Saturday, October 16, 2010
Moscow on the Hudson through Fresh Eyes
It has been a long time since I saw Moscow on the Hudson--probably since I was in high school--but I remember liking the movie. Netflix, one of my new bestest friends, streamed the movie into my home tonight and looking at it is a little like looking back into a time capsule. In some ways, it is also like looking at a better version of America.
For those who don’t remember, the movie is about a Russian musician (Robin Williams) who defects in a Bloomingdales in New York City. It follows him from Moscow, through his defection, and through learning to live in America. It isn’t a completely easy journey for him and it shows both him and his adopted country with warts and foibles and a bit of complexity.
With all the references to the old USSR, KGB, and the Reagan presidency, it is a look at a world that doesn’t exist any longer--it excites some of the same nostalgia bursts as Red Dawn without the campy overtones. But if you look past that little, gentle nostalgia, there are also some wonderful moments in watching the immigrants’ journey that put me in mind of an America that lives mostly in my hopes and may never have been entirely real. It glorifies hard work and opportunity over government handouts, it despises hyphenated allegiances at the cost of an American identity, and, in the end, it praises, if you’ll pardon me, the spiritual necessity of liberty over the state-controlled and, theoretically, perfectible society.
Two scenes really stand out to me. First, early in the movie, the immigrant watches a room full of new citizens taking the oath of citizenship. It is very quietly affecting as the judge gives her statement before administering the oath: “Today you will become citizens of the United States of America. No longer are you an Englishman, Italian, a Pole or whatever, neither will you be a hyphenated American. From this day you are no longer a subject of a governement, but an intergal part of the government, a free man.”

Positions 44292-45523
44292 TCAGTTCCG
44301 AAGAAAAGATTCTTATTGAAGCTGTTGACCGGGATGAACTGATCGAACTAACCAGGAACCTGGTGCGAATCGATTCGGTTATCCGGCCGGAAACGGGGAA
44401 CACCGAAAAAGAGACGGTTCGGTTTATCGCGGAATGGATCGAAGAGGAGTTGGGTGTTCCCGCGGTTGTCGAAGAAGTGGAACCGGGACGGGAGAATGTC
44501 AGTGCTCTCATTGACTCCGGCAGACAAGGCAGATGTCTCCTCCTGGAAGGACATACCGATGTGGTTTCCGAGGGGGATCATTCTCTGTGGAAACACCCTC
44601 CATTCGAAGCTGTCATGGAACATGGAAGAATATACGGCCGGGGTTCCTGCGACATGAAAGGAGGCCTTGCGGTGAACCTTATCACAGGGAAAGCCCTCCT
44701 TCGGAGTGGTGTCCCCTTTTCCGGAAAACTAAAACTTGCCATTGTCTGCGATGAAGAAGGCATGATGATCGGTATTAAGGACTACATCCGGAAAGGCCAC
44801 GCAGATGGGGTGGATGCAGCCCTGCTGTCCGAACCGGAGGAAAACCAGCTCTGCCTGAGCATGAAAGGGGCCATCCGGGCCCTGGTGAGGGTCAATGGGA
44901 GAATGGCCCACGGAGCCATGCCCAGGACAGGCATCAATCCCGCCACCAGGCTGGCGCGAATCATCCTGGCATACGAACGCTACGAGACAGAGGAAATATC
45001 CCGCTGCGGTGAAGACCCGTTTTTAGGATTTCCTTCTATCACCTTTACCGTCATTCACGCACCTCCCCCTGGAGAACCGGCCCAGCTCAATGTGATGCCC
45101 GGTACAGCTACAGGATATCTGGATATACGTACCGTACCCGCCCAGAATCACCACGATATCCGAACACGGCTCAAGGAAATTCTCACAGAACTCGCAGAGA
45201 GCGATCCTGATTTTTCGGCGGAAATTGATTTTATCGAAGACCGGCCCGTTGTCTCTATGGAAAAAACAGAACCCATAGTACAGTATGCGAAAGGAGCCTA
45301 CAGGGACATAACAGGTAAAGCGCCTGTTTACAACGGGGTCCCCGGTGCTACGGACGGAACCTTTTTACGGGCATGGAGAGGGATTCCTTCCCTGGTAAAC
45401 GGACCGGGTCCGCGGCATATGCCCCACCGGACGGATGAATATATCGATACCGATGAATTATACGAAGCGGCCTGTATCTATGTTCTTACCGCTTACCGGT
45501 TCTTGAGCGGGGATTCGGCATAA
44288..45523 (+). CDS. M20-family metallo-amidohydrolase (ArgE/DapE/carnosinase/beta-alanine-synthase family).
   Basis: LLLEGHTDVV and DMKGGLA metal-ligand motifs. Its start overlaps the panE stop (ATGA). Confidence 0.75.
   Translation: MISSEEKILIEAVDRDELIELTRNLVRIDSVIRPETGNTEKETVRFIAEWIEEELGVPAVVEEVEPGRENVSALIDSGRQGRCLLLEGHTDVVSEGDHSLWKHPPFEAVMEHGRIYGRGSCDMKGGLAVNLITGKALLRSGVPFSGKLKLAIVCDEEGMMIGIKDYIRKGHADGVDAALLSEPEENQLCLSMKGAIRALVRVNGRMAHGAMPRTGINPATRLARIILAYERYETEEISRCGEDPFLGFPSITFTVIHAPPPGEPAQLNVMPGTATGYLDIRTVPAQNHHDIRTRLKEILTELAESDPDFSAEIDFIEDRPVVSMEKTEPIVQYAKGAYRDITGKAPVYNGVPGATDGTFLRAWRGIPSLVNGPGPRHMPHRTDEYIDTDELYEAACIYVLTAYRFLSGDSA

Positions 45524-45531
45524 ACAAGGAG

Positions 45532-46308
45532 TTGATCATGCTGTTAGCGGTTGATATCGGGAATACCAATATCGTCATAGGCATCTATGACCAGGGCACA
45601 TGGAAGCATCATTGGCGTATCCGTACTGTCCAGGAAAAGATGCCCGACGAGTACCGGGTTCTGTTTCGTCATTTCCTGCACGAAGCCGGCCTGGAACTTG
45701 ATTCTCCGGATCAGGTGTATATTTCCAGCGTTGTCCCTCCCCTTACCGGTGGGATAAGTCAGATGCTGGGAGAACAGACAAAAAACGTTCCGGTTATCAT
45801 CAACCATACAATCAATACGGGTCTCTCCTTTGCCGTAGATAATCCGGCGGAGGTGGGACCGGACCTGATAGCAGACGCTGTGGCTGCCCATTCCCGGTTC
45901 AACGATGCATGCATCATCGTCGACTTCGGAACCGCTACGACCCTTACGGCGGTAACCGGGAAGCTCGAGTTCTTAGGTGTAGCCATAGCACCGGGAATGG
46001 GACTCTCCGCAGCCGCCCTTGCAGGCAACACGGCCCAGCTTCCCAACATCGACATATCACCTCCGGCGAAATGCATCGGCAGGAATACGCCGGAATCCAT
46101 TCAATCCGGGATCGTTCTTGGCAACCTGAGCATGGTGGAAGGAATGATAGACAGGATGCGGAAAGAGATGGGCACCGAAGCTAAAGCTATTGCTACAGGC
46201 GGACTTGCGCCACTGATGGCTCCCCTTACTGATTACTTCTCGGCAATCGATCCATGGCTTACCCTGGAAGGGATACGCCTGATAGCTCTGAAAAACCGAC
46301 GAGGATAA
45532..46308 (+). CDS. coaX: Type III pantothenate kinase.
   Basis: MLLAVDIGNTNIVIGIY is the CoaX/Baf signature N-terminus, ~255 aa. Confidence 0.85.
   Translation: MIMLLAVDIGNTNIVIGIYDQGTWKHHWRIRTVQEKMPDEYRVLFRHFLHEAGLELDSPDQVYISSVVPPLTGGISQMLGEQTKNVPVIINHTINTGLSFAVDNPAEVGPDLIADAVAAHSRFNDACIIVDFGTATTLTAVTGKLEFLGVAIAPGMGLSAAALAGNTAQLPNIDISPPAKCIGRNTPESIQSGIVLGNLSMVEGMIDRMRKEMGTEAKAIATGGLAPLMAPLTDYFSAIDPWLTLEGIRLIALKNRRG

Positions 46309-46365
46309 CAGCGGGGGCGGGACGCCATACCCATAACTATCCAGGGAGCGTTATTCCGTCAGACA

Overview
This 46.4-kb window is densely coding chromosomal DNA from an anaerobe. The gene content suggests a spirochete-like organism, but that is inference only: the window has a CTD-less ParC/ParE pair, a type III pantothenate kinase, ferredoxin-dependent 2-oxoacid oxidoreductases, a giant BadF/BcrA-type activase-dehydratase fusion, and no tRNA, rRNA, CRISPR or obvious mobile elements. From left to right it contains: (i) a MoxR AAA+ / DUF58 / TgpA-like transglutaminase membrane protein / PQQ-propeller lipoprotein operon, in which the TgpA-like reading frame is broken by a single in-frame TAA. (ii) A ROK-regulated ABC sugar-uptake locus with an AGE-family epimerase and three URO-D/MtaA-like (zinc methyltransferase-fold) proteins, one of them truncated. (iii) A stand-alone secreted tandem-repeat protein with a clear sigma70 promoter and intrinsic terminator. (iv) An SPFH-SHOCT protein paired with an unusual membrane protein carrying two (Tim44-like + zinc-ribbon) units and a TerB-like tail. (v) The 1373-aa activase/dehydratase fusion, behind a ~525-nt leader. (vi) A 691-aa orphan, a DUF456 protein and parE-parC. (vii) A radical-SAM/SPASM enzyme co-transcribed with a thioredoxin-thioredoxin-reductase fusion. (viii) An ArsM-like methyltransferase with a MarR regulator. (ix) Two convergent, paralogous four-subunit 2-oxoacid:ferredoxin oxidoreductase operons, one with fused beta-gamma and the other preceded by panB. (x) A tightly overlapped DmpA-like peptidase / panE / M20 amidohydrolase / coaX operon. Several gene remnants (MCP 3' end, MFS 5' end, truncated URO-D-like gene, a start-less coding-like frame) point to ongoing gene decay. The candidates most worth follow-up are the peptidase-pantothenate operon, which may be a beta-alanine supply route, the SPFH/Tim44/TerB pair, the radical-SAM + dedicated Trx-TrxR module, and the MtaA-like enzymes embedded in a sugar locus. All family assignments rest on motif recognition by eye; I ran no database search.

Then, nearer the end, when William’s character has suffered an assault and he is questioning the value of freedom when liberty is put to particularly dark purpose, he is reminded by a diner populated mostly by immigrants (a Cuban, another Russian, a Chinese man, and the American server) of the words of the Declaration of Independence. And while, as a scene in a movie it feels almost glib and you would be forgiven for wondering how such a moment might have calmed the anger Williams was showing, I can’t help but enjoy watching these folks extolling the virtues of freedom.
It’s no great movie. The character’s transition, for all the difficulties, still comes too easy. Too scripted. It also makes the emotional choices a little too simple for Williams giving a relatively tidy ending where some of the reality is bound to be messier. Still, I enjoyed it and have to say that a few of the performances are remarkably good. Williams, himself, is wonderful. He’s a good deal better than the script and he gives the whole thing more gravity than it might deserve.
More than anything, though, it was like a visit with an old friend. Not challenging, not new, but warm and comfortable.
Moving from there to Every Which Way but Loose, is particularly strange, though. Time has done precisely nothing to make Sandra Locke’s singing any easier to stomach…
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